mathematical logic Mathematical logic is the study of formal logic within mathematics. Major subareas include model theory, proof theory, set theory, and recursion theory. Research in mathematical logic commonly addresses the mathematical properties of formal sys ...
.


Life


Early life and education

Hilbert, the first of two children and only son of Otto and Maria Therese (Erdtmann) Hilbert, was born in the
Province of Prussia The Province of Prussia ( ; pl, Prowincja Prusy ; csb, Prowincjô Prësë) was a province A province is almost always an administrative division within a country or state. The term derives from the ancient Roman '' provincia'', which was t ...
,
Kingdom of Prussia The Kingdom of Prussia (german: Königreich Preußen) was a German kingdom Kingdom may refer to: Monarchy * A type of monarchy * A realm ruled by: **A king, during the reign of a male monarch **A queen regnant, during the reign of a female ...
, either in
Königsberg Königsberg (, , ) was the name for the historic Prussian city that is now Kaliningrad, Russia. Königsberg was founded in 1255 on the site of the ancient Old Prussian settlement ''Twangste'' by the Teutonic Knights during the Northern Crusade ...

Königsberg
(according to Hilbert's own statement) or in Wehlau (known since 1946 as Znamensk) near Königsberg where his father worked at the time of his birth. In late 1872, Hilbert entered the Friedrichskolleg
Gymnasium Gymnasium may refer to: *Gymnasium (ancient Greece), educational and sporting institution *Gymnasium (school), type of secondary school that prepares students for higher education **Gymnasium (Denmark) **Gymnasium (Germany) **Gymnasium UNT, high ...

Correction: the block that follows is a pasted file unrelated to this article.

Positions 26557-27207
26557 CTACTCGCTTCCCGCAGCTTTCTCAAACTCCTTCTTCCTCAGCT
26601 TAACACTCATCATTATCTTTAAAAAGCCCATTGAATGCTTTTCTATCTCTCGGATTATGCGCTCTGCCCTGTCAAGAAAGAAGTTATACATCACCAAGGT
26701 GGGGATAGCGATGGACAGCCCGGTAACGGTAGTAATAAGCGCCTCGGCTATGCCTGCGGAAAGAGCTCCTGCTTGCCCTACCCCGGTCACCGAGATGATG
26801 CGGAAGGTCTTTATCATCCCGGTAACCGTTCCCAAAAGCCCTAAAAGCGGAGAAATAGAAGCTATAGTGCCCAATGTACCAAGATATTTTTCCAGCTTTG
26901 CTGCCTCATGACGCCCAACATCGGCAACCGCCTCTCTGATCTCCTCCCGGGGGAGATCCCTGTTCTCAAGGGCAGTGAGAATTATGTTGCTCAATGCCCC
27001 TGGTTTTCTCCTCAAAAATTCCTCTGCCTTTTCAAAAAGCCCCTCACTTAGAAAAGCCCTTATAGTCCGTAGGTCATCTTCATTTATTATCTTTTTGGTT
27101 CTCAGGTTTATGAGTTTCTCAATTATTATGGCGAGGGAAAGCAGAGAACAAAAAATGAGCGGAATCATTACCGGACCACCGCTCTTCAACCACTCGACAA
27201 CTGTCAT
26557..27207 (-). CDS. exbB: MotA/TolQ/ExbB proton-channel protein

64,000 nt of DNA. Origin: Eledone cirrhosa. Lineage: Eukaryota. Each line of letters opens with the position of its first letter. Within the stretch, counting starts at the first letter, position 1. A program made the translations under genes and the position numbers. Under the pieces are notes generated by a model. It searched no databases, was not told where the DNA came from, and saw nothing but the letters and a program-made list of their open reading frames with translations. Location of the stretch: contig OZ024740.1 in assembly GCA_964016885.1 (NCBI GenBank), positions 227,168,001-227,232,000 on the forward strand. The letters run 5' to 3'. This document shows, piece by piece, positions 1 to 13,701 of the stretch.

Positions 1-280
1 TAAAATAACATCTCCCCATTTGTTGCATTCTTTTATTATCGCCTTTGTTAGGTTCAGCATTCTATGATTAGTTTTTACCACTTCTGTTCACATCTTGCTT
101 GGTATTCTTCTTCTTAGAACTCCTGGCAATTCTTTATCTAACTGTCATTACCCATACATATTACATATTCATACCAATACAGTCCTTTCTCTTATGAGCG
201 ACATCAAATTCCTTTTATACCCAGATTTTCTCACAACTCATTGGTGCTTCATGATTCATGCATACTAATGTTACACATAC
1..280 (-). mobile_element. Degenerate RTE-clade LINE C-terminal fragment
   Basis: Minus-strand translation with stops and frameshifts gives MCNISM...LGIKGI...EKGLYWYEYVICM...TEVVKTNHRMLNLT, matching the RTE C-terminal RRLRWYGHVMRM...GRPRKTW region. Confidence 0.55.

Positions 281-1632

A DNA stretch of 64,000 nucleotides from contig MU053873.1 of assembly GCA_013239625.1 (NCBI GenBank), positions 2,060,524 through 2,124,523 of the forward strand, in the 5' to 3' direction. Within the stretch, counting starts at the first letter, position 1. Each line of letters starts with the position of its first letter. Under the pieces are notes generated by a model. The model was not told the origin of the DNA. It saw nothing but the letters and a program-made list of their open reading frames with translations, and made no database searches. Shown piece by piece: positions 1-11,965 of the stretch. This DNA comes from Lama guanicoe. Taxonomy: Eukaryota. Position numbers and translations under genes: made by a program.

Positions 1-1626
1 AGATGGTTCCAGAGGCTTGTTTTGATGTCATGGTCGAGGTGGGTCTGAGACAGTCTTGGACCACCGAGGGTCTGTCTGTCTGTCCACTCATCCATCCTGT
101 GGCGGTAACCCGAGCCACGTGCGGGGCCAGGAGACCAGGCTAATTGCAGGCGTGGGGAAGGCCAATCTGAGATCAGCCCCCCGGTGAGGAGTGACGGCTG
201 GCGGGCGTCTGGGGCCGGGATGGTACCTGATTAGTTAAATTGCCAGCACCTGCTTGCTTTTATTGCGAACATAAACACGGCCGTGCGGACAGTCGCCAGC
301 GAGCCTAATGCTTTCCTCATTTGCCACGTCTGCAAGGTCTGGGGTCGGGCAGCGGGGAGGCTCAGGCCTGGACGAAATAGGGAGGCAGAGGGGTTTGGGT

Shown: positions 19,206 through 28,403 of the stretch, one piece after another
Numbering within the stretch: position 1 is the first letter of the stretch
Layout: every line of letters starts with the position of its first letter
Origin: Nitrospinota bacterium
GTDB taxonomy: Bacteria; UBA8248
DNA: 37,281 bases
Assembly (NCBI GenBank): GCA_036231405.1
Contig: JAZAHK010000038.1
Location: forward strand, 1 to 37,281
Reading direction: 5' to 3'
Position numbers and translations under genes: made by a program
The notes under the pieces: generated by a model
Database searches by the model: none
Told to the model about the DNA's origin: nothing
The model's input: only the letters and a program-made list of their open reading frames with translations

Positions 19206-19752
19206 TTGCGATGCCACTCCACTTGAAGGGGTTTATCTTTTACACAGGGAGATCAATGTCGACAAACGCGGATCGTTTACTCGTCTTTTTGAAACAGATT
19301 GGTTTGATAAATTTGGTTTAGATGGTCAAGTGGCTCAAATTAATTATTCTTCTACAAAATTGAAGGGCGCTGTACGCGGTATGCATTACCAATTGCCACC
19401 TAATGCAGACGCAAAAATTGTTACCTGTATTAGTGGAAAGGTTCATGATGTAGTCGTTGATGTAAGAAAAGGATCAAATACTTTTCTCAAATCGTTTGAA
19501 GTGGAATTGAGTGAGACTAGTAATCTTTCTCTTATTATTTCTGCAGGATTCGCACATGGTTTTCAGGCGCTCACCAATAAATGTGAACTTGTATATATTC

(''Collegium fridericianum'', the same school that
Immanuel Kant Immanuel Kant (, , ; 22 April 1724 – 12 February 1804) was a German philosopher A philosopher is someone who practices philosophy Philosophy (from , ) is the study of general and fundamental questions, such as those about r ...

Immanuel Kant
had attended 140 years before); but, after an unhappy period, he transferred to (late 1879) and graduated from (early 1880) the more science-oriented Wilhelm Gymnasium. Upon graduation, in autumn 1880, Hilbert enrolled at the
University of Königsberg The University of Königsberg (german: Albertus-Universität Königsberg) was the university A university ( la, universitas, 'a whole') is an educational institution, institution of higher education, higher (or Tertiary education, tertiary) educ ...
, the "Albertina". In early 1882,
Hermann Minkowski Hermann Minkowski (; ; 22 June 1864 – 12 January 1909) was a German mathematician A mathematician is someone who uses an extensive knowledge of mathematics Mathematics (from Ancient Greek, Greek: ) includes the study of such topics as ...

Hermann Minkowski
(two years younger than Hilbert and also a native of Königsberg but had gone to Berlin for three semesters), returned to Königsberg and entered the university. Hilbert developed a lifelong friendship with the shy, gifted Minkowski.


Career

In 1884,
Adolf Hurwitz Adolf Hurwitz (; 26 March 1859 – 18 November 1919) was a German mathematician A mathematician is someone who uses an extensive knowledge of mathematics Mathematics (from Ancient Greek, Greek: ) includes the study of such topics as qua ...

Adolf Hurwitz
arrived from Göttingen as an
Extraordinarius
Extraordinarius
(i.e., an associate professor). An intense and fruitful scientific exchange among the three began, and Minkowski and Hilbert especially would exercise a reciprocal influence over each other at various times in their scientific careers. Hilbert obtained his doctorate in 1885, with a dissertation, written under
Ferdinand von Lindemann Carl Louis Ferdinand von Lindemann (April 12, 1852 – March 6, 1939) was a German mathematician A mathematician is someone who uses an extensive knowledge of mathematics Mathematics (from Ancient Greek, Greek: ) includes the study of ...